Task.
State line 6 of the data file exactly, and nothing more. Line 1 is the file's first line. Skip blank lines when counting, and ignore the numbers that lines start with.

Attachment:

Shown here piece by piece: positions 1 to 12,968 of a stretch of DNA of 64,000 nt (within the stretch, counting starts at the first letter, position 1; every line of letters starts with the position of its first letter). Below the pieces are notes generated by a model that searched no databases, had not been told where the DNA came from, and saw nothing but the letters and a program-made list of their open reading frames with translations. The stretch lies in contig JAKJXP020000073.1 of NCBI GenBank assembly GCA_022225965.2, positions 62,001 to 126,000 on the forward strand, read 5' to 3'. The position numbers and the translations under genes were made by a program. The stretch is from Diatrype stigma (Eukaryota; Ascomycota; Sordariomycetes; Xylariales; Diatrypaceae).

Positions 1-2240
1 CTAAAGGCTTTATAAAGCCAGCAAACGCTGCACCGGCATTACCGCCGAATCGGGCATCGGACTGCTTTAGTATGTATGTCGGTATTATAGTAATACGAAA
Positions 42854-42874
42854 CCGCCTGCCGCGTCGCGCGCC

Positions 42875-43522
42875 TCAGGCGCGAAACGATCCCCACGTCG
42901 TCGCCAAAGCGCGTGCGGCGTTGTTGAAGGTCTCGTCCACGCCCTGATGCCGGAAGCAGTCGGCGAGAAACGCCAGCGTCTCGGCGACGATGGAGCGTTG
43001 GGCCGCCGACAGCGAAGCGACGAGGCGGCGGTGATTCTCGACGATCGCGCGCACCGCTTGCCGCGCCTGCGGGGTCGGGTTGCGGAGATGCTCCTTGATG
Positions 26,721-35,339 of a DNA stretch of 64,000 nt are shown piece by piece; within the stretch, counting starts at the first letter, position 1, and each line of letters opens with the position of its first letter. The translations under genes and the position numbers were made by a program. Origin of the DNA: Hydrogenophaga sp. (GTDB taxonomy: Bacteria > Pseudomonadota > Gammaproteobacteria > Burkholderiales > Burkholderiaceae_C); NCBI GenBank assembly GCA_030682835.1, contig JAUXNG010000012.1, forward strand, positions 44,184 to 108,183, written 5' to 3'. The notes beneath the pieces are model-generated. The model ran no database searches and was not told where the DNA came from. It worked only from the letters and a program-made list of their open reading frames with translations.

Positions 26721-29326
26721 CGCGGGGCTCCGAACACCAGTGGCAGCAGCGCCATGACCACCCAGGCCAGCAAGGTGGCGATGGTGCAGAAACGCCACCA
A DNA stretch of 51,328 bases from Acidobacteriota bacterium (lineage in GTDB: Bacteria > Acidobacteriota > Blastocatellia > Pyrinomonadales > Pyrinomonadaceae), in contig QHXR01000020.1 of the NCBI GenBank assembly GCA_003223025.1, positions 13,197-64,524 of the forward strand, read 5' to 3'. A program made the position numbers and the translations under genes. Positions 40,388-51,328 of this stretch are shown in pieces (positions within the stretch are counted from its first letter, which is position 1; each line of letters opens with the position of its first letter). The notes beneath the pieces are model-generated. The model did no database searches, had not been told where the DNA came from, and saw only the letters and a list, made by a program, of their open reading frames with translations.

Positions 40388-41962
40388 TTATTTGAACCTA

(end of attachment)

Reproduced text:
Positions 42875-43522